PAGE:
1954 Land Rover Series I
Transmission - 4-speed manual
Land Rover entered production in 1948 with what was later termed the Series I. This was launched at the Amsterdam Motor Show. It was originally designed for farm and light industrial use, and had a steel box-section chassis, and an aluminum body.
n 1952 and 1953, a larger 2.0-litre petrol engine was fitted. This engine has Siamese bores, meaning that there are no water passages for cooling between the cylinders. During 1950, the unusual semi-permanent 4WD system was replaced with a more conventional setup, with drive to the front axle being taken through a simple dog clutch. Around this time the Land Rover's legal status was also clarified. As mentioned above, the Land Rover was originally classed as a commercial vehicle, meaning it was free from purchase tax. However, this also meant it was limited to a speed of 30 mph (48 km/h) on British roads. After an appeal to the Law Lords after an owner was charged with exceeding this limit, the Land Rover was classified as a "multi-purpose vehicle" which was only to be classed as a commercial vehicle if used for commercial purposes.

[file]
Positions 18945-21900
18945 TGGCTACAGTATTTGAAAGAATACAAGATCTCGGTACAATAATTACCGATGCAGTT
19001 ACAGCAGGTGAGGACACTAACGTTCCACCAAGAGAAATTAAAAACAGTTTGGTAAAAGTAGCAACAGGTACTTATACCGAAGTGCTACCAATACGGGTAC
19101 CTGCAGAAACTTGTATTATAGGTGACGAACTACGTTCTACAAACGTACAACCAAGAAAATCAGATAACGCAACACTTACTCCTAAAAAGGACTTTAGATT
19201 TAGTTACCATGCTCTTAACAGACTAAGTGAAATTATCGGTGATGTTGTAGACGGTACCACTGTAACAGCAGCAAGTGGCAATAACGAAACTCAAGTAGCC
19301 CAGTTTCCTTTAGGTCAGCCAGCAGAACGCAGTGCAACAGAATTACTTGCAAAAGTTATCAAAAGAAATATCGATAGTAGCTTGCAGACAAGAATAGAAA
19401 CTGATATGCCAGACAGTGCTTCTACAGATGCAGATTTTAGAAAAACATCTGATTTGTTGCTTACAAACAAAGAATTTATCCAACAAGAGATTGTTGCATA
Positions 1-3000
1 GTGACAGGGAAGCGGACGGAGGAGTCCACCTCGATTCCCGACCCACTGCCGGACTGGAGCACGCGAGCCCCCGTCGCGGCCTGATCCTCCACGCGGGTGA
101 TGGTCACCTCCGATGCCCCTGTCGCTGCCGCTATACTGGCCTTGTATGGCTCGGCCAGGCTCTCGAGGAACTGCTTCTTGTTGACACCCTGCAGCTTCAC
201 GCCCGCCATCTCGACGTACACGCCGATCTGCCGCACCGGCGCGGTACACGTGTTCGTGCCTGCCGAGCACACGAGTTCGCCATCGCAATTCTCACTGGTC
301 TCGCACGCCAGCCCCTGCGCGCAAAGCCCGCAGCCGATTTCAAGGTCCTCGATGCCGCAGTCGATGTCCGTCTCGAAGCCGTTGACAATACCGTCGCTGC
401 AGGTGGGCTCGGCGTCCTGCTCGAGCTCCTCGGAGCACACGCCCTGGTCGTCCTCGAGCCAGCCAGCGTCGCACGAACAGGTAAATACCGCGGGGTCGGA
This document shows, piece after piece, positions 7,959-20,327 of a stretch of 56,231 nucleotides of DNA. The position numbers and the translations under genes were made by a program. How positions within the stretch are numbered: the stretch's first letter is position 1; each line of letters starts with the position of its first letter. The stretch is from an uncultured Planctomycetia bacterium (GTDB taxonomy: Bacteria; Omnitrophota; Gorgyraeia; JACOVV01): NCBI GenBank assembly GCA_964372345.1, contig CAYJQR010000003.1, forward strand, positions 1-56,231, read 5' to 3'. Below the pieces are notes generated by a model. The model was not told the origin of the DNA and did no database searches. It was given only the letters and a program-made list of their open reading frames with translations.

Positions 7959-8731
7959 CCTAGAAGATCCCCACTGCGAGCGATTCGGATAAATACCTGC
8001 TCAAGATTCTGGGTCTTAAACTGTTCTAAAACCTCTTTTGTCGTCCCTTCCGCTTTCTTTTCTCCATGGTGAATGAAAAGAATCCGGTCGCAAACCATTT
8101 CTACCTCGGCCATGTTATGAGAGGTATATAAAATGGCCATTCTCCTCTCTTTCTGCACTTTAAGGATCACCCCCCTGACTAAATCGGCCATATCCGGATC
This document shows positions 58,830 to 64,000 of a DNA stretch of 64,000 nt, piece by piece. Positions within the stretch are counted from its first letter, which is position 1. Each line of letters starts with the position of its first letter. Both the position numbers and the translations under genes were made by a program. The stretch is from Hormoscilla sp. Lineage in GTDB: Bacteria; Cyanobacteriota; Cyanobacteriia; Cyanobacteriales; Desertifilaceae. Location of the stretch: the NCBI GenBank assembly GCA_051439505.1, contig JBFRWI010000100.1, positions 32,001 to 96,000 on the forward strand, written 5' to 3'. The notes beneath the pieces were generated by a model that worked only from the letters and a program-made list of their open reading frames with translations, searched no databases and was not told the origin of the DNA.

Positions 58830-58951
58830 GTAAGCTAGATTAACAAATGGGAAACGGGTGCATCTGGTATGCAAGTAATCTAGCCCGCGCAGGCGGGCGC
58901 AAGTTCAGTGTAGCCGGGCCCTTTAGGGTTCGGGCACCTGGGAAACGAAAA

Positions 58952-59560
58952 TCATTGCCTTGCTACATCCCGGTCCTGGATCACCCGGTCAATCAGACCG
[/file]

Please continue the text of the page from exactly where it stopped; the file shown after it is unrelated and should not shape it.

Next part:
The 1954 model year brought major changes. The 80-inch (2,000 mm) wheelbase model was replaced by an 86-inch (2,200 mm) wheelbase model, and a 107-inch (2,700 mm) "Pick Up" version was introduced. The extra wheelbase was added behind the cab area to provide additional load space. In mid-1954 the "spread bore" petrol engine was introduced (from engines 5710xxxx), allowing better cooling between the cylinders. This had been introduced in the Rover car the year before. The engine was modified again in 1955 (from engine 1706xxxxx), sometimes known as the 'later' spread bore.